6 The AGN component of the ATESP 5 GHz sample

In Sect. 5 we discussed the radio spectral properties of a representative sub-sample of ATESP radio sources associated to early type galaxies in comparison with some recent high-frequency radio surveys. The main results of such an analysis can be summarised as follows. Most sources have spectra ranging from steep to moderately inverted, which is consistent with them being jet-dominated systems. Strong spectral similarities found between our and the much brighter Massardi et al. galaxy sample may suggest that our radio sources are simply lower luminosity counterparts of FRII radio galaxies. No evidence for an ADAF population was found, and peaked GPS-like sources seem to be preferentially found at higher flux densities than the ones probed by the ATESP. In addition quasar-like upturn sources are rare (9 $\pm$ $5\%$, see Table 7). While this latter result is partly a consequence of the ATESP optical pre-selection, it argues against an obscured radio-quiet quasar population hidden among the ATESP early type galaxies. Nevertheless compact quasar-like objects may be present among flat/moderately inverted jet-dominated sources.

To further explore this hypothesis and probe the AGN component of the ATESP sample at large we now compare linear sizes and radio powers of all the ATESP sources with redshift determination (71 sources, see Table 1), with the ones of the well-known B2 (Colla et al. 1975; Fanti et al. 1978) and 3CR (Laing et al. 1983) radio source catalogues, and with sizes and powers of a sample of optically-selected radio-quiet QSO (Leipski et al. 2006). B2 and 3C catalogues probe different ranges in radio luminosity, with the former dominated by FRI (P<1025 W/Hz) and the latter by FRII (P>1025 W/Hz) radio galaxies. Such a comparison is shown in Fig. 6 (left panel). In the right-hand panel of Fig. 6 the same plot is shown, where symbols now stand for different optical types of ATESP radio sources.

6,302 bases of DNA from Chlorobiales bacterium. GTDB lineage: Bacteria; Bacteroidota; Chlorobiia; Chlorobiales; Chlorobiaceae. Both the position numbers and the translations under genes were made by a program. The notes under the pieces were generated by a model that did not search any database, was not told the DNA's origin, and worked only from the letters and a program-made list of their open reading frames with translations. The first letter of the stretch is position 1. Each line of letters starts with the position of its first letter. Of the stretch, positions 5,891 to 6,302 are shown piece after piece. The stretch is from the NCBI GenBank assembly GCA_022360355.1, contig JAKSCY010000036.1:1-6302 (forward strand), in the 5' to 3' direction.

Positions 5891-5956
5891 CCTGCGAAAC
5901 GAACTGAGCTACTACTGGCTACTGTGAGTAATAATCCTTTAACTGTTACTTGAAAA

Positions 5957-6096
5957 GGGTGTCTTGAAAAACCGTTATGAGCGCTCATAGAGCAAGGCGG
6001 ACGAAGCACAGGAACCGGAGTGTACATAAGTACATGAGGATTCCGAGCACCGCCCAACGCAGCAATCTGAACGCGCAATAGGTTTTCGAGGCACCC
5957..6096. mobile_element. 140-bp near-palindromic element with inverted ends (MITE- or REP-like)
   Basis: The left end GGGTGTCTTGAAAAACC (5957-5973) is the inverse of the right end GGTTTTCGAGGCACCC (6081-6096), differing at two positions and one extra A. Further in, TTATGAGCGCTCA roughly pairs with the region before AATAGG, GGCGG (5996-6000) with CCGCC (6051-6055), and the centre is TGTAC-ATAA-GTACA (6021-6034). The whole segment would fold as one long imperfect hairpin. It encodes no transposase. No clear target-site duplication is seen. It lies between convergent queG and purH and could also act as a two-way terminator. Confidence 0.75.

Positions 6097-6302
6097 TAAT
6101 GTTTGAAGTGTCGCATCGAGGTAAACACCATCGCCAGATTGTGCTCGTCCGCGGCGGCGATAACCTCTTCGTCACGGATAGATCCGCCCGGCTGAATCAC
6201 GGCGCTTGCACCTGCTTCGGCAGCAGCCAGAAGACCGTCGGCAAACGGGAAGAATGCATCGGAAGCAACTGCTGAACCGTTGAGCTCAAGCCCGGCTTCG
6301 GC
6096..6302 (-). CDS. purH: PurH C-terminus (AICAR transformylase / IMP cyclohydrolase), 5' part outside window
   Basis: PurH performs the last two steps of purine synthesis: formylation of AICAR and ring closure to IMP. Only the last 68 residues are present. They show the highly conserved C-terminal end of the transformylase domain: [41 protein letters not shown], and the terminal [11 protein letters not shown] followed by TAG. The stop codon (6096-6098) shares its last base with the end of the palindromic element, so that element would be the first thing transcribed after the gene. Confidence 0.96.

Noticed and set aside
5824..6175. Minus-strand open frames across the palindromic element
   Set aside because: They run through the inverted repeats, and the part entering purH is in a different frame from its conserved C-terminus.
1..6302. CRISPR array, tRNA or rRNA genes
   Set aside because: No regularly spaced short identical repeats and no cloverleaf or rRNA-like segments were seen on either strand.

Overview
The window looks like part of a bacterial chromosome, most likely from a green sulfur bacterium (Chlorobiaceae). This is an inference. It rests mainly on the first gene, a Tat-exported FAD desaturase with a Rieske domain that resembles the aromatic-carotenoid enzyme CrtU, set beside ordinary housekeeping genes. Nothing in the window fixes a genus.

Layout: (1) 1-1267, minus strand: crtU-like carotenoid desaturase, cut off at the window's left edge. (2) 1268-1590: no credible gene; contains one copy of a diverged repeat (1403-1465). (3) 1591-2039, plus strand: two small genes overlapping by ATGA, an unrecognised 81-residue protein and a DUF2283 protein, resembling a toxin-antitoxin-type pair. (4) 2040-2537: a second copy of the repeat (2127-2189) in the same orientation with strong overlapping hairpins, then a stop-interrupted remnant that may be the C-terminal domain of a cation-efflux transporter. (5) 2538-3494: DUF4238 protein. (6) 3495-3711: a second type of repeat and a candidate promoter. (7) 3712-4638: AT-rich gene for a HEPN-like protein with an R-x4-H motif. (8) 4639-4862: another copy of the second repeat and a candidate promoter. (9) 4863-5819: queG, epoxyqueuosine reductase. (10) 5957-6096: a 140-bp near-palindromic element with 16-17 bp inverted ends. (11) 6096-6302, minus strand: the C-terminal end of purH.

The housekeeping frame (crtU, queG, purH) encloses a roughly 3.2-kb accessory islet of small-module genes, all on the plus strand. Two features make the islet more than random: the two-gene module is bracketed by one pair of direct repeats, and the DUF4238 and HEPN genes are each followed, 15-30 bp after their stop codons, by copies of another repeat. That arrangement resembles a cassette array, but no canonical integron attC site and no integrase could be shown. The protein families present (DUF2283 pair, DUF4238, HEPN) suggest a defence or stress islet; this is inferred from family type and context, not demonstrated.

We first focus our analysis on ATESP resolved sources (red squares in left panel). Such sources have generally larger sizes than radio-quiet QSOs and seem to be more consistent with the B2 radio galaxy size distribution. In particular they seem to confirm and extend to lower radio luminosity the size-power relation found for B2 radio galaxies (de Ruiter et al. 1990). When enlarging the analysis to unresolved sources (red upper limits in left panel), we notice a group of sources at P>1025 W/Hz which clearly stand below the B2/3C source size distribution. As shown in the right panel of Fig. 6, such sources are in fact associated to broad-line AGNs (see green upper limits) and could be genuine compact sources, perhaps the radio-intermediate counterparts of radio-quiet QSOs. Unresolved sources with radio powers P<1025 W/Hz are mostly associated to early-type galaxies. In general the given upper limits do not allow us to distinguish between B2 FRI-like and quasar-like sizes. Nevertheless in some cases we have $d\la 10$ kpc, making such sources more consistent with a radio-quiet scenario. Some of those sources may also be low power BL Lac, where the optical activity is very weak (see discussion in Sect. 1). From geometrical considerations we expect ${<}3{-}6\%$ (or <2-4) of such objects in the sample, assuming viewing angles <15$^{\circ}$-20$^{\circ}$ (Zenzus & Pearson 1987). Such fraction could be somewhat higher, due to possible sample contamination from boosted objects belonging to a parent population fainter than the ATESP flux limit. For a more conclusive analysis of the size-power plot we need higher resolution data for the ATESP sample. In particular VLBI imaging would allow us to better probe the low power BL Lac scenario. As a final remark it is worth noticing that ATESP source sizes may suffer from some underestimation. This because low surface brightness flux associated to radio jets could be missed by blind source Gaussian fitting procedures performed to construct the ATESP source catalogues (see Prandoni et al. 2000b,2006).